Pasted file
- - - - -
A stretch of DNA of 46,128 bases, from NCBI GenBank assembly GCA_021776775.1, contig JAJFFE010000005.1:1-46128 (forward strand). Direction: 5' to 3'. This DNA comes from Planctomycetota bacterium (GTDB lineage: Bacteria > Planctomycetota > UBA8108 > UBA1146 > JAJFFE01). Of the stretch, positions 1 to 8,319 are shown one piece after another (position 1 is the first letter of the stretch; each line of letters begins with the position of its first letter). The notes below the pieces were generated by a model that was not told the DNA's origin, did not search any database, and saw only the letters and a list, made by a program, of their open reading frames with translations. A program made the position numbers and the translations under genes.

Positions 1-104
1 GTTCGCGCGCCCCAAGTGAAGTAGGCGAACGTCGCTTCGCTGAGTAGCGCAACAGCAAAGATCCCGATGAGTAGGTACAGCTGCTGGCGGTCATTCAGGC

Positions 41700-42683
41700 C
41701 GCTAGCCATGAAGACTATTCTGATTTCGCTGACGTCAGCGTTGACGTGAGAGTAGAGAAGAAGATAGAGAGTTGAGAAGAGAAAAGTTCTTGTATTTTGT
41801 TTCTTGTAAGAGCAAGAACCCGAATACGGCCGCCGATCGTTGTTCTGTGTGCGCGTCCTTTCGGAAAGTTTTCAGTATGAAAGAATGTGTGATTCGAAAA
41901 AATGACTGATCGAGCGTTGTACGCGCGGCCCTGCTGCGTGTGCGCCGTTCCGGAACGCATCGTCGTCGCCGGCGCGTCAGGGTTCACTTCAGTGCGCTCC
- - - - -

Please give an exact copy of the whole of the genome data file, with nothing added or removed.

A stretch of DNA of 46,128 bases, from NCBI GenBank assembly GCA_021776775.1, contig JAJFFE010000005.1:1-46128 (forward strand). Direction: 5' to 3'. This DNA comes from Planctomycetota bacterium (GTDB lineage: Bacteria > Planctomycetota > UBA8108 > UBA1146 > JAJFFE01). Of the stretch, positions 1 to 8,319 are shown one piece after another (position 1 is the first letter of the stretch; each line of letters begins with the position of its first letter). The notes below the pieces were generated by a model that was not told the DNA's origin, did not search any database, and saw only the letters and a list, made by a program, of their open reading frames with translations. A program made the position numbers and the translations under genes.

Positions 1-104
1 GTTCGCGCGCCCCAAGTGAAGTAGGCGAACGTCGCTTCGCTGAGTAGCGCAACAGCAAAGATCCCGATGAGTAGGTACAGCTGCTGGCGGTCATTCAGGC

Positions 41700-42683
41700 C
41701 GCTAGCCATGAAGACTATTCTGATTTCGCTGACGTCAGCGTTGACGTGAGAGTAGAGAAGAAGATAGAGAGTTGAGAAGAGAAAAGTTCTTGTATTTTGT
41801 TTCTTGTAAGAGCAAGAACCCGAATACGGCCGCCGATCGTTGTTCTGTGTGCGCGTCCTTTCGGAAAGTTTTCAGTATGAAAGAATGTGTGATTCGAAAA
41901 AATGACTGATCGAGCGTTGTACGCGCGGCCCTGCTGCGTGTGCGCCGTTCCGGAACGCATCGTCGTCGCCGGCGCGTCAGGGTTCACTTCAGTGCGCTCC